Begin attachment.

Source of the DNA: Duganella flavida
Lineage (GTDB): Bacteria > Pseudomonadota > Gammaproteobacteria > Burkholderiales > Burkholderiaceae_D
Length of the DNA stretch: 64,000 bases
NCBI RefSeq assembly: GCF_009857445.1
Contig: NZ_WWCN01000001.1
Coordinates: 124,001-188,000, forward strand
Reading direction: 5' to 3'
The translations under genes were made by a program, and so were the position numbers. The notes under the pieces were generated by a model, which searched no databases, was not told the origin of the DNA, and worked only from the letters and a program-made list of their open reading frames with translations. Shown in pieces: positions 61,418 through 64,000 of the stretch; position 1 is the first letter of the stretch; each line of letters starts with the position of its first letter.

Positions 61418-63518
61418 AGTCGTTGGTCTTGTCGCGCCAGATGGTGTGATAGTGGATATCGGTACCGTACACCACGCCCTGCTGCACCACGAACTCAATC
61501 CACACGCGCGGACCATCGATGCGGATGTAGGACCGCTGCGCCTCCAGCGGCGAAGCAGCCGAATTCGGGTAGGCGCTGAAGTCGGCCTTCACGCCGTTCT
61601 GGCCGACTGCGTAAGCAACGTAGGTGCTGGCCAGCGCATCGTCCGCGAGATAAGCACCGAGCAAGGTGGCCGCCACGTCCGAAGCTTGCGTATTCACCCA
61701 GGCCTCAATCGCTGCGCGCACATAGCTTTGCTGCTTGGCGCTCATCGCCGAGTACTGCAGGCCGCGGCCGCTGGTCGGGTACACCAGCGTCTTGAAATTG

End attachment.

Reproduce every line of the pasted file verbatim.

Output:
Source of the DNA: Duganella flavida
Lineage (GTDB): Bacteria > Pseudomonadota > Gammaproteobacteria > Burkholderiales > Burkholderiaceae_D
Length of the DNA stretch: 64,000 bases
NCBI RefSeq assembly: GCF_009857445.1
Contig: NZ_WWCN01000001.1
Coordinates: 124,001-188,000, forward strand
Reading direction: 5' to 3'
The translations under genes were made by a program, and so were the position numbers. The notes under the pieces were generated by a model, which searched no databases, was not told the origin of the DNA, and worked only from the letters and a program-made list of their open reading frames with translations. Shown in pieces: positions 61,418 through 64,000 of the stretch; position 1 is the first letter of the stretch; each line of letters starts with the position of its first letter.

Positions 61418-63518
61418 AGTCGTTGGTCTTGTCGCGCCAGATGGTGTGATAGTGGATATCGGTACCGTACACCACGCCCTGCTGCACCACGAACTCAATC
61501 CACACGCGCGGACCATCGATGCGGATGTAGGACCGCTGCGCCTCCAGCGGCGAAGCAGCCGAATTCGGGTAGGCGCTGAAGTCGGCCTTCACGCCGTTCT
61601 GGCCGACTGCGTAAGCAACGTAGGTGCTGGCCAGCGCATCGTCCGCGAGATAAGCACCGAGCAAGGTGGCCGCCACGTCCGAAGCTTGCGTATTCACCCA
61701 GGCCTCAATCGCTGCGCGCACATAGCTTTGCTGCTTGGCGCTCATCGCCGAGTACTGCAGGCCGCGGCCGCTGGTCGGGTACACCAGCGTCTTGAAATTG